Green Flack Joins the Oil Companies

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In the department of dramatic lobbying defections, a Nature Conservancy bigwig has fled into the arms of the American Petroleum Institute. Deryck Spooner, who had led the Nature Conservancy's lobbying for climate legislation since 2007, is now spearheading API's grassroots outreach program.


Spooner's move has sparked fears that, double-agent-style, he will use his inside knowledge of the environmental lobby to hobble its push for a climate bill. But in a rhetorical feat that may or may not have been featured in Thank You For Smoking, Spooner explained away any cognitive dissonance: "The bottom line is it's all about advocacy, that's what I'm passionate about. Mobilizing and organizing people to influence the public process and public policy is what I truly love to do." Finding a solution to climate change involves "engaging many voices," he told Greenwire, and moving to API gives him "the opportunity to further that conversation."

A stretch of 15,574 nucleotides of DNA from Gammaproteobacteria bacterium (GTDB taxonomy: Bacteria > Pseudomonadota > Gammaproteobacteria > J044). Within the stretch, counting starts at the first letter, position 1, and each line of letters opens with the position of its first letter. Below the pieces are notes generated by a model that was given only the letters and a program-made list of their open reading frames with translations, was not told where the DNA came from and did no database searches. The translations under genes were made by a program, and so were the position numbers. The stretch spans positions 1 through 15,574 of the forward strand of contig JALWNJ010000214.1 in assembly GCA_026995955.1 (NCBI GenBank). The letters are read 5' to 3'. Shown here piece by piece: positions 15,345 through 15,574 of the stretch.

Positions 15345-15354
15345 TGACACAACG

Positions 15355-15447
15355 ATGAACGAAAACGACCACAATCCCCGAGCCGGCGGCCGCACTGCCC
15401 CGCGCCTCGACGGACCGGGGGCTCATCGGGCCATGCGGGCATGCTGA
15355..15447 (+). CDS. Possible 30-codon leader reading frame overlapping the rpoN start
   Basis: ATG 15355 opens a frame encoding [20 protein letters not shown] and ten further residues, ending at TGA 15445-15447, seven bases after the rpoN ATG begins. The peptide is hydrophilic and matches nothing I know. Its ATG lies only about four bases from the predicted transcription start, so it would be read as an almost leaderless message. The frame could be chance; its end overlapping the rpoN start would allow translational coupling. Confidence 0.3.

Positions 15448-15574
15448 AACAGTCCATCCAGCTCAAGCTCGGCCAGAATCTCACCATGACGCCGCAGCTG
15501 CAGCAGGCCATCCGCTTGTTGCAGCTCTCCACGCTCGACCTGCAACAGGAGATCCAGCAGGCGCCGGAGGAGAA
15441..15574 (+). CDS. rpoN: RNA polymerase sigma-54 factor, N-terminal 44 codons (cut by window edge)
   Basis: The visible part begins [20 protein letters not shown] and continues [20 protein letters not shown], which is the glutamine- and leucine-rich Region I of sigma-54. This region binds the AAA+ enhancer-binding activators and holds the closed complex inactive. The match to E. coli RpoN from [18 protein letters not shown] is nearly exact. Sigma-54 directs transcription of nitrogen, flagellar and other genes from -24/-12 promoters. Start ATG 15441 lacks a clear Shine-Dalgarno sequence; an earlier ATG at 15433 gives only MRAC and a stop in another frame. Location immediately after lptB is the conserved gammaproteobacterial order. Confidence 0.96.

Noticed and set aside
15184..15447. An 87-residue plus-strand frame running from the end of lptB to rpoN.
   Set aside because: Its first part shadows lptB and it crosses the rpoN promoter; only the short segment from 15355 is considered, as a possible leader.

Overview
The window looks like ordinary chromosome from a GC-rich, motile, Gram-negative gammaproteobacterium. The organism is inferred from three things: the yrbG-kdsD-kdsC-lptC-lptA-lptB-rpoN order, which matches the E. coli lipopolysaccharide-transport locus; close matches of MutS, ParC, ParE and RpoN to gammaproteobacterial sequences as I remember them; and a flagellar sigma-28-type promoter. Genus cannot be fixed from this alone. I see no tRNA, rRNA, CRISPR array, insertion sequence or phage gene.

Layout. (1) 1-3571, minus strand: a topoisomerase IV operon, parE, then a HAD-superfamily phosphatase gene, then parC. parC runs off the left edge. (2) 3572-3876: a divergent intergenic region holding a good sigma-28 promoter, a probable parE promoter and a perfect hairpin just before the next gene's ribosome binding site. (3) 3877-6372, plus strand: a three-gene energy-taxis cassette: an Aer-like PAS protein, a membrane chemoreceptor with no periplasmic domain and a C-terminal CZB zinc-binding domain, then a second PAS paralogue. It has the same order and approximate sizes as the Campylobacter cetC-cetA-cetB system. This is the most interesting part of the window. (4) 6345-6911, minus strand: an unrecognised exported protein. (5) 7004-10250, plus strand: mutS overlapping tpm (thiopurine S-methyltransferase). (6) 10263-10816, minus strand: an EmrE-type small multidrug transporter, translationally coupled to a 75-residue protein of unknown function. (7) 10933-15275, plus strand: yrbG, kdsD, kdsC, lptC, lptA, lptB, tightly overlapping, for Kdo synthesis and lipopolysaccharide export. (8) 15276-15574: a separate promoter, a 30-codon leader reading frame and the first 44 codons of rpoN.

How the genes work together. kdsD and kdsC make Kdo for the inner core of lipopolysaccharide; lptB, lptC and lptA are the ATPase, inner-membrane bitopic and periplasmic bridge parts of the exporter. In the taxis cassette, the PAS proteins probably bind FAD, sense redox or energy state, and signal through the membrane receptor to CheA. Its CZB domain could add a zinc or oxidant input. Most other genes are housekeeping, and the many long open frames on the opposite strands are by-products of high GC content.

This "conversation," however, has not lately been much of a conversation at all. Spooner cited the presence of BP and ConocoPhillips in the U.S. Climate Action Partnership, a lobbying consortium composed of both environmental advocacy groups and large corporations. The two oil giants, however, dropped out of USCAP a few weeks ago, once it had become apparent that a strong-handed climate bill was much less of an immediate threat than they'd thought. A Senate in partisan lockdown and a growing challenge to climate science are only further eroding what fragile common ground once existed between business and environmental lobbies.   

(Photo: Wikimedia Commons)

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Nicole Allan is a former senior editor at The Atlantic.

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